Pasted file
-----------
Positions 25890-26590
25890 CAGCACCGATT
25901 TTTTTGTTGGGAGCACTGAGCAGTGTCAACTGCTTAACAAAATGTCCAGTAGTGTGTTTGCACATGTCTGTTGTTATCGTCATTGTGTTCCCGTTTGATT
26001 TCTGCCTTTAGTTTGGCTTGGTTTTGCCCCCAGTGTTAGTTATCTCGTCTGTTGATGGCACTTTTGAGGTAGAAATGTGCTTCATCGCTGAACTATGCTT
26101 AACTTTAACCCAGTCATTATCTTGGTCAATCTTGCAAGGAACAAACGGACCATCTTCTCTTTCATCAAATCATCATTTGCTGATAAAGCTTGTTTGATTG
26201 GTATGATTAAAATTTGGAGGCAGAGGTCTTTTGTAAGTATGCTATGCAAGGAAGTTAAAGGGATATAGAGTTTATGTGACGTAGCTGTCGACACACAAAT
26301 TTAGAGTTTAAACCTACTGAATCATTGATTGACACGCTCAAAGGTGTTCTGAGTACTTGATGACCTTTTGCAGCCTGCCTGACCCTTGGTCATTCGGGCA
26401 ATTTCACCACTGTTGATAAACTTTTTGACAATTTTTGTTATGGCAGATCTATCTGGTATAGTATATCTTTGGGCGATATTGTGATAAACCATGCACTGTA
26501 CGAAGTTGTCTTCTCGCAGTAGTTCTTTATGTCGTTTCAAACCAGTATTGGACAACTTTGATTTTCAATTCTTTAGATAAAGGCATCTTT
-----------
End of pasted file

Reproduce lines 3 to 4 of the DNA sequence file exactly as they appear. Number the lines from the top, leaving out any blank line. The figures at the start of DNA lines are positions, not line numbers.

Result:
25901 TTTTTGTTGGGAGCACTGAGCAGTGTCAACTGCTTAACAAAATGTCCAGTAGTGTGTTTGCACATGTCTGTTGTTATCGTCATTGTGTTCCCGTTTGATT
26001 TCTGCCTTTAGTTTGGCTTGGTTTTGCCCCCAGTGTTAGTTATCTCGTCTGTTGATGGCACTTTTGAGGTAGAAATGTGCTTCATCGCTGAACTATGCTT